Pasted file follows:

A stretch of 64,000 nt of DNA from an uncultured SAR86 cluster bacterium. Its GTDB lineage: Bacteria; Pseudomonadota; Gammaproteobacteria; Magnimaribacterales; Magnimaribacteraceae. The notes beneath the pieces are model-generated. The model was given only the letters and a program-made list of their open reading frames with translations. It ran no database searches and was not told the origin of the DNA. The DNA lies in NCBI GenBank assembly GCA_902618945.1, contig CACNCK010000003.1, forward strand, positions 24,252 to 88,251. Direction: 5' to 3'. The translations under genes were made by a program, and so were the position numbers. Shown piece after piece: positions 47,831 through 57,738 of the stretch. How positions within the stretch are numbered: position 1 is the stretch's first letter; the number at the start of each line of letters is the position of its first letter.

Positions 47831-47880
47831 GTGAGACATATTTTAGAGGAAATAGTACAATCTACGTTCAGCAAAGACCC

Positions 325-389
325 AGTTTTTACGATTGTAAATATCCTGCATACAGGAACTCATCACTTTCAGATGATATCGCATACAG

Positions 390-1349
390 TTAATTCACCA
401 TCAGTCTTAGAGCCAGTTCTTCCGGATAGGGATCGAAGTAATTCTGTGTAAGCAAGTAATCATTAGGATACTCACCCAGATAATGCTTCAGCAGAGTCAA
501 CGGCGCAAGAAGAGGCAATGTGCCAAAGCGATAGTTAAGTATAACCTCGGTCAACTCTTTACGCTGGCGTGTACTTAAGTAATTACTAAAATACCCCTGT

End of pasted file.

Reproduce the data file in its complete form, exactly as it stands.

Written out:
A stretch of 64,000 nt of DNA from an uncultured SAR86 cluster bacterium. Its GTDB lineage: Bacteria; Pseudomonadota; Gammaproteobacteria; Magnimaribacterales; Magnimaribacteraceae. The notes beneath the pieces are model-generated. The model was given only the letters and a program-made list of their open reading frames with translations. It ran no database searches and was not told the origin of the DNA. The DNA lies in NCBI GenBank assembly GCA_902618945.1, contig CACNCK010000003.1, forward strand, positions 24,252 to 88,251. Direction: 5' to 3'. The translations under genes were made by a program, and so were the position numbers. Shown piece after piece: positions 47,831 through 57,738 of the stretch. How positions within the stretch are numbered: position 1 is the stretch's first letter; the number at the start of each line of letters is the position of its first letter.

Positions 47831-47880
47831 GTGAGACATATTTTAGAGGAAATAGTACAATCTACGTTCAGCAAAGACCC

Positions 325-389
325 AGTTTTTACGATTGTAAATATCCTGCATACAGGAACTCATCACTTTCAGATGATATCGCATACAG

Positions 390-1349
390 TTAATTCACCA
401 TCAGTCTTAGAGCCAGTTCTTCCGGATAGGGATCGAAGTAATTCTGTGTAAGCAAGTAATCATTAGGATACTCACCCAGATAATGCTTCAGCAGAGTCAA
501 CGGCGCAAGAAGAGGCAATGTGCCAAAGCGATAGTTAAGTATAACCTCGGTCAACTCTTTACGCTGGCGTGTACTTAAGTAATTACTAAAATACCCCTGT